Tuesday, January 31, 2012

Leon Panetta (Ex-Liberal/Progressive Dem) Brags About "Explicit Authoritarian Decree"

In which we learn that journalist Scott Pelley of CBS News is the only journalist currently featured on mainstream media (MSM) that actually cares whether we have a President who is a murderer or not. (Along this same avenue, I was thinking just the other night that if I'd been in college during the 80's, maybe I'd have sat around in bull sessions and figured out like these guys did that the U.S. Constitution was a "quaint" relic in the coming New World Order, which would be brought to us by the cunning use of fear of the unknown and the overwhelming U.S. military power and its accompanying brutal masters who would feel free consequently to use it to advance their influence.)

January 30, 2012

Leon Panetta’s Explicitly Authoritarian Decree

The DoD chief says clearly: once the President accuses a citizen of terrorism, execution without trial is permitted.

Glenn Greenwald

Defense Secretary Leon Panetta listens as President Barack Obama speaks on the Defense Strategic Review, Thursday, Jan. 5, 2012, at the Pentagon.

Defense Secretary Leon Panetta listens as President Barack Obama speaks on the Defense Strategic Review, Jan. 5, 2012, at the Pentagon.
(Credit: AP Photo/Haraz N. Ghanbari)

CBS News‘ Scott Pelley appears to be one of the very few American journalists bothered by, or even interested in, the fact that President Obama has asserted and exercised the power to target U.S. citizens for execution-by-CIA without a shred of due process and far from any battlefield.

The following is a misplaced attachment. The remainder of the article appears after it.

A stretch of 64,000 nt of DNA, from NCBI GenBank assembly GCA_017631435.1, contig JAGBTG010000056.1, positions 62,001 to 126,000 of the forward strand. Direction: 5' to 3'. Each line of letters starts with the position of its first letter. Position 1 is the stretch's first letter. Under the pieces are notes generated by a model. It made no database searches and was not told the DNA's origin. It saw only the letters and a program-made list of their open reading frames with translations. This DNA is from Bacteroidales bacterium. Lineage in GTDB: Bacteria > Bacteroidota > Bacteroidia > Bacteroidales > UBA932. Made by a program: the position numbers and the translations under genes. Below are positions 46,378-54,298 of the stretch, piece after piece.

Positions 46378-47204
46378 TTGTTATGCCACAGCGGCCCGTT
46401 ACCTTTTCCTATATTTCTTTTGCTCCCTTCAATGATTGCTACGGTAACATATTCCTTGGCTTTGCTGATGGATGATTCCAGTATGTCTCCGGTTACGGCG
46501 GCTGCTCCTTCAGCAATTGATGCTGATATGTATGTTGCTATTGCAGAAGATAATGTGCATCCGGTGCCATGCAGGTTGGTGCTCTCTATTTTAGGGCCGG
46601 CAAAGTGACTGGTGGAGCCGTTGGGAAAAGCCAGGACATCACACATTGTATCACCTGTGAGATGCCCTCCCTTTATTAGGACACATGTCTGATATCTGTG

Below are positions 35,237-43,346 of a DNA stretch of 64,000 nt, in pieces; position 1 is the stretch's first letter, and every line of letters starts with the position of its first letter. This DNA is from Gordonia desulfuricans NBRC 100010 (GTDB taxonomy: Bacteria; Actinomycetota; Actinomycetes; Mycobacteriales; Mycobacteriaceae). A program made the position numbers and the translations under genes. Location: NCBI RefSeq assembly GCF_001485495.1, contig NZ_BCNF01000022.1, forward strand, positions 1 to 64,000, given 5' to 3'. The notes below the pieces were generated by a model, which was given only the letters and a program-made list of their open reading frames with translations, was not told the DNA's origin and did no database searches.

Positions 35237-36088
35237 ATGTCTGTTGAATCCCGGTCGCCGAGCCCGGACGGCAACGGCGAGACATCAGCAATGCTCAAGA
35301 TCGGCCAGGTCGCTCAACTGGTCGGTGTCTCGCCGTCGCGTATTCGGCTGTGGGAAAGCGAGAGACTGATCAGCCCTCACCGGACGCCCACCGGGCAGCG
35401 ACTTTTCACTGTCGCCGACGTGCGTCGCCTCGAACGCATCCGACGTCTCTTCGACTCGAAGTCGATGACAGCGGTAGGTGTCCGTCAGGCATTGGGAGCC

It was Pelley who deftly interrogated the GOP presidential candidates at a November debate about the propriety of due-process-free assassinations, prompting Newt Gingrich, Mitt Romney, and Michele Bachmann to applaud President Obama for assassinating U.S. citizen Anwar Awlaki (just as Rick Perry, Dick and Liz Cheney, and Bill Kristol had done).

Last night, Pelley did the same when he interviewed Defense Secretary and former CIA chief Leon Panetta on 60 Minutes.

It’s well worth watching this three-minute clip because, although Panetta doesn’t say much that is new (he simply asserts the standard slogans and unproven assertions that Obama defenders on this topic always assert), watching a top Obama official, under decent questioning, defend the power to target U.S. citizens for assassination viscerally conveys the rigidly authoritarian mindset driving all of this:

Panetta’s answers are suffused with dubious and even factually false claims.

It is, for instance, false that the U.S. provides due process to everyone apprehended for Terrorism. To the contrary, the Obama administration has been holding dozens of Terrorism suspects without any charges for years, and President Obama just signed into law a bill codifying the power of indefinite detention for accused Terrorists.

But even if it were true that all Terrorism suspects who are detained were entitled to receive due process, that merely underscores how warped it is to assert the power to target them for execution without due process. After all, how can it be that the Government must prove guilt merely to imprison Terrorists but not to execute them?

But this is one of the towering, unanswerable hypocrisies of Democratic Party politics. The very same faction that pretended for years to be so distraught by Bush’s mere eavesdropping on and detention of accused Terrorists without due process is now perfectly content to have their own President kill accused Terrorists without due process, even when those targeted are their fellow citizens: obviously a far more Draconian and permanent abuse than eavesdropping or detention (identically, the very same faction that objected to Bush’s radical whole-world-is-a-Battlefield theory now must embrace exactly that theory to justify how someone riding in a car, or sitting at home, or sleeping in his bed, in a country where no war is declared, is “on a battlefield” at the time the CIA ends his life).